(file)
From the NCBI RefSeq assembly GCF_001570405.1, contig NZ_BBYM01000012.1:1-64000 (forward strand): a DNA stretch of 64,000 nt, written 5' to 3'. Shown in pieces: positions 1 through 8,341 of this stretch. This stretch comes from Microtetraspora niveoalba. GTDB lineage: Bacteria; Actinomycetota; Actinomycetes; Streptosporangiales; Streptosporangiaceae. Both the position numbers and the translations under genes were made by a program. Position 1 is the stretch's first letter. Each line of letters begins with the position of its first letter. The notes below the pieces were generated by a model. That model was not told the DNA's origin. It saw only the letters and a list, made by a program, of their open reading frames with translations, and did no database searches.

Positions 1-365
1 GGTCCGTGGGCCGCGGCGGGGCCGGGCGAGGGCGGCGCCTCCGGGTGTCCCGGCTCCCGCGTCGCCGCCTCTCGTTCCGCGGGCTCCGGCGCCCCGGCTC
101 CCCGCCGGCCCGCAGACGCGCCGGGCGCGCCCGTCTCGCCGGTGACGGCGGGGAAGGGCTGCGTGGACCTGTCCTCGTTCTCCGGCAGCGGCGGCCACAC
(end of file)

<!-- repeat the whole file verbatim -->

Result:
From the NCBI RefSeq assembly GCF_001570405.1, contig NZ_BBYM01000012.1:1-64000 (forward strand): a DNA stretch of 64,000 nt, written 5' to 3'. Shown in pieces: positions 1 through 8,341 of this stretch. This stretch comes from Microtetraspora niveoalba. GTDB lineage: Bacteria; Actinomycetota; Actinomycetes; Streptosporangiales; Streptosporangiaceae. Both the position numbers and the translations under genes were made by a program. Position 1 is the stretch's first letter. Each line of letters begins with the position of its first letter. The notes below the pieces were generated by a model. That model was not told the DNA's origin. It saw only the letters and a list, made by a program, of their open reading frames with translations, and did no database searches.

Positions 1-365
1 GGTCCGTGGGCCGCGGCGGGGCCGGGCGAGGGCGGCGCCTCCGGGTGTCCCGGCTCCCGCGTCGCCGCCTCTCGTTCCGCGGGCTCCGGCGCCCCGGCTC
101 CCCGCCGGCCCGCAGACGCGCCGGGCGCGCCCGTCTCGCCGGTGACGGCGGGGAAGGGCTGCGTGGACCTGTCCTCGTTCTCCGGCAGCGGCGGCCACAC